March 12, 2011

Saputo and Kraft vs. cheese: respect for Justice Robert Mainville

Cheese, it seems to me is something simple. Take a lait cru from Au Gré des Champs Le Péningouin, a very young delicious cheese. Ingredients? Lait Cru entier bio, présure, sel, cultures bactériennes. Ok, let us go a little further, say, Germany, Bergader, a Bavarian blue cheese. Ingredients? Solide de lait, présure, pennecilium roqueforti, culture bacterienne, sel. Simple, no? After that it is technique, temperature, time. Kraft singles? Well...

Cheese has standards and government regulations are there to protect them in a corporeal and legal sense. Business seems to work a little differently. Saputo recently is in the process of acquiring Fairmont Cheese Holdings for 270.5 million dollars. Big. For those out of the loop, Saputo is Canada's largest dairy processor and ranks 12th globally. No comment on Kraft aka is it edible?

Recently we have seen an attempt by Kraft Canada and Saputo to overturn Canadian government standards on the composition of cheese. It has been dismissed by Justice Robert Mainville of the Federal Court of Appeal. Kraft and Saputo objected to the standards, arguing that they really aim to penalize dairy processors. Court documents state that the companies assert that the “essential or dominant purpose” of the regulation is “to effect an economic transfer in favour of dairy producers to the detriment of dairy processors by requiring the use of additional liquid milk in the production of cheese.”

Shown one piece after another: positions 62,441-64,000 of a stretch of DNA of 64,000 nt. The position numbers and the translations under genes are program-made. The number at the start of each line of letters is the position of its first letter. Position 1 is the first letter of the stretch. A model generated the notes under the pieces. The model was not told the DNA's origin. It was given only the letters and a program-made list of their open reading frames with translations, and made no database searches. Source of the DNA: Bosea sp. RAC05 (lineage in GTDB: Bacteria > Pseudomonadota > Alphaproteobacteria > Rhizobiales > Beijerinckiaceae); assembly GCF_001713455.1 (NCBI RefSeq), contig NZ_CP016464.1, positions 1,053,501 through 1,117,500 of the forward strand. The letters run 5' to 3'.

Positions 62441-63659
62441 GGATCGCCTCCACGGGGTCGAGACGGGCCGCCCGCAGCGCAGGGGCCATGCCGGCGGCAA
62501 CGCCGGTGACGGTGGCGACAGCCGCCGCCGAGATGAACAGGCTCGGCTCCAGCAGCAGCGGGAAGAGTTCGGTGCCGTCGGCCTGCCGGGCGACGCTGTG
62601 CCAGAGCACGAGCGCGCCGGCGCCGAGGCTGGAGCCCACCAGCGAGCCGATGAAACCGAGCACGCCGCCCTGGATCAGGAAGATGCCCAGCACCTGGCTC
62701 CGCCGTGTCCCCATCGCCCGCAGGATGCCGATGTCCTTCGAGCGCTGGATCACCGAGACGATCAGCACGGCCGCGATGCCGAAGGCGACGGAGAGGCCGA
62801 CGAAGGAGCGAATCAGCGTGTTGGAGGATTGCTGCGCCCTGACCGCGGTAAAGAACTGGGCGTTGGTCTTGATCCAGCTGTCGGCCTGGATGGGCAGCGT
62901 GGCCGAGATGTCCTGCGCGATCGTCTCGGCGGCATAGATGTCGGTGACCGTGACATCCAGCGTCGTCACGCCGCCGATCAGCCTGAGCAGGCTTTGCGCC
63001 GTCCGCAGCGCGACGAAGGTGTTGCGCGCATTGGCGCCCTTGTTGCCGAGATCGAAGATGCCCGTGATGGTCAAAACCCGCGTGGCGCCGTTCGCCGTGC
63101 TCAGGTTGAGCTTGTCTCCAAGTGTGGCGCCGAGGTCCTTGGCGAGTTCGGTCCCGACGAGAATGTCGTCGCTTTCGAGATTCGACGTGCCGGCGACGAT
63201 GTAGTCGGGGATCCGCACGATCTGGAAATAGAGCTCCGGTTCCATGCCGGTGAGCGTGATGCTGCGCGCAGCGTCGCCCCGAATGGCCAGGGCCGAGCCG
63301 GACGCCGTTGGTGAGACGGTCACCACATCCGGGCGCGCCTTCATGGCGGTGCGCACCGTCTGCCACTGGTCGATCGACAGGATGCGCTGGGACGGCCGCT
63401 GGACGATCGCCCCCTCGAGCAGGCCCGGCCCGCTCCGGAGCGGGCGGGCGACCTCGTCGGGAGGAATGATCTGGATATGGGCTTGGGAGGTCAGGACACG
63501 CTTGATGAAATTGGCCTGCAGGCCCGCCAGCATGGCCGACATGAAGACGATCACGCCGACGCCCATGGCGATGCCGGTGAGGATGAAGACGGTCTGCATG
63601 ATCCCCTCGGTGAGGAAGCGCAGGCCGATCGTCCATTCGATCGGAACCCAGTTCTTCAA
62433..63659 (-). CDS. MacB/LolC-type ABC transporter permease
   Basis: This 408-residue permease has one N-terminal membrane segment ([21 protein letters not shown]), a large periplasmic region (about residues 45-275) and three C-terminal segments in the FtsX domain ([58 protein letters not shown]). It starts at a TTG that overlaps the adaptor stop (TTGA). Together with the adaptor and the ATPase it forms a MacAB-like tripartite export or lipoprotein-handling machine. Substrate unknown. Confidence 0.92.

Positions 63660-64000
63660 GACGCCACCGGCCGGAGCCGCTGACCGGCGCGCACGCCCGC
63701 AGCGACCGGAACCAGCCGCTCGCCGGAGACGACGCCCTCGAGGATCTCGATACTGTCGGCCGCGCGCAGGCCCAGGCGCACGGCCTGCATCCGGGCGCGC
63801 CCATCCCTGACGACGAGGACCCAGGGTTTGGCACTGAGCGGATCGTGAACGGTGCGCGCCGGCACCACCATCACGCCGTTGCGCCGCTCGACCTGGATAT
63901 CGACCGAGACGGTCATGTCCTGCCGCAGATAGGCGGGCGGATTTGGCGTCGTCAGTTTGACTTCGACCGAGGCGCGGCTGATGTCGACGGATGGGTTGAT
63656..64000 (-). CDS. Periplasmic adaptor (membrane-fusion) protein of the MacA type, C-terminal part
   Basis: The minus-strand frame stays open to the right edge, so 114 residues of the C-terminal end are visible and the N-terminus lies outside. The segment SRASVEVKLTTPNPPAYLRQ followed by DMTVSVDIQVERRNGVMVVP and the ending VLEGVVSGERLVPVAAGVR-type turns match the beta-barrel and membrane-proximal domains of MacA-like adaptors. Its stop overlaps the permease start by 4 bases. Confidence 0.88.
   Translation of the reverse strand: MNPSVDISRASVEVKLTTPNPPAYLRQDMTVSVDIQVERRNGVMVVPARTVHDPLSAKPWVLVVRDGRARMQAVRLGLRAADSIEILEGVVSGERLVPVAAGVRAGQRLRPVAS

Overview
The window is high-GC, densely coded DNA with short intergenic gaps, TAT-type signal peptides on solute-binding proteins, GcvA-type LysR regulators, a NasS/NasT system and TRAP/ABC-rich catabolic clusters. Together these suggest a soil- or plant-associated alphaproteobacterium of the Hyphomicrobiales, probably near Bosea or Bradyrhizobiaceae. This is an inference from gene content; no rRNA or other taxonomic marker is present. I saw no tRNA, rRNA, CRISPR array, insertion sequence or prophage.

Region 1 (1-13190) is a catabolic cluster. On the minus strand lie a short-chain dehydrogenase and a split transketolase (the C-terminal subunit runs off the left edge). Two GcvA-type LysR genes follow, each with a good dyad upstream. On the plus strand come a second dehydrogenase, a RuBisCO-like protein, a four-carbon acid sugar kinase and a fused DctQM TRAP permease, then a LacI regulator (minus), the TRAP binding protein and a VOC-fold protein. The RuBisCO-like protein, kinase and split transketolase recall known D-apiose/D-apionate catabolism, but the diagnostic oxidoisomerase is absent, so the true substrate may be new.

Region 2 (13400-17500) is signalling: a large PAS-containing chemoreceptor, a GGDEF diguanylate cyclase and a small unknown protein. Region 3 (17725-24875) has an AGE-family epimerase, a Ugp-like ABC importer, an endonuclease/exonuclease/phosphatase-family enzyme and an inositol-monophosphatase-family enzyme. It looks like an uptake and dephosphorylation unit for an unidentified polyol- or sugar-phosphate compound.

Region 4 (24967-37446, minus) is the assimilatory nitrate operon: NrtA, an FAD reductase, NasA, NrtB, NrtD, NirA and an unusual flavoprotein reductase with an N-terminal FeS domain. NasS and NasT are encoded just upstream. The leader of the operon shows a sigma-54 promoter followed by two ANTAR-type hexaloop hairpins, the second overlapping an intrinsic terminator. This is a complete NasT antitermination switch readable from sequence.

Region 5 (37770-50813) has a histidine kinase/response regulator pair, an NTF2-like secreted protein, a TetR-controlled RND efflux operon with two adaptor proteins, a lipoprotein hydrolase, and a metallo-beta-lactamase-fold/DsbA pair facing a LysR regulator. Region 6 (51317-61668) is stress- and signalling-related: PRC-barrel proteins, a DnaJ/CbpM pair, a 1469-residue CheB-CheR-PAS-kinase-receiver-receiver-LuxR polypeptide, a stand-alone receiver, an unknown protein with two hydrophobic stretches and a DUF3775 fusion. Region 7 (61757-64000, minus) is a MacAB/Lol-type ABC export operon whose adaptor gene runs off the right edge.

Mainville said that new technologies which reduce the use of liquid milk in cheese may affect taste, texture and smell. He agreed with the initial judgment that the new standards intend to protect consumers by ensuring that cheese, is well, just that, cheese. In this we must recognize what Justice Robert Mainville has done, with much respect. And as for greed, let us not forget that it too fights and threatens and thrives to overthrow the very things we cherish, and in this case the love of good honest cheese.

Agriculture minister Gerry Ritz said: “Canadians expect cheese to be made of real milk and this decision will ensure it is. We are proud of our record standing up for consumers.”


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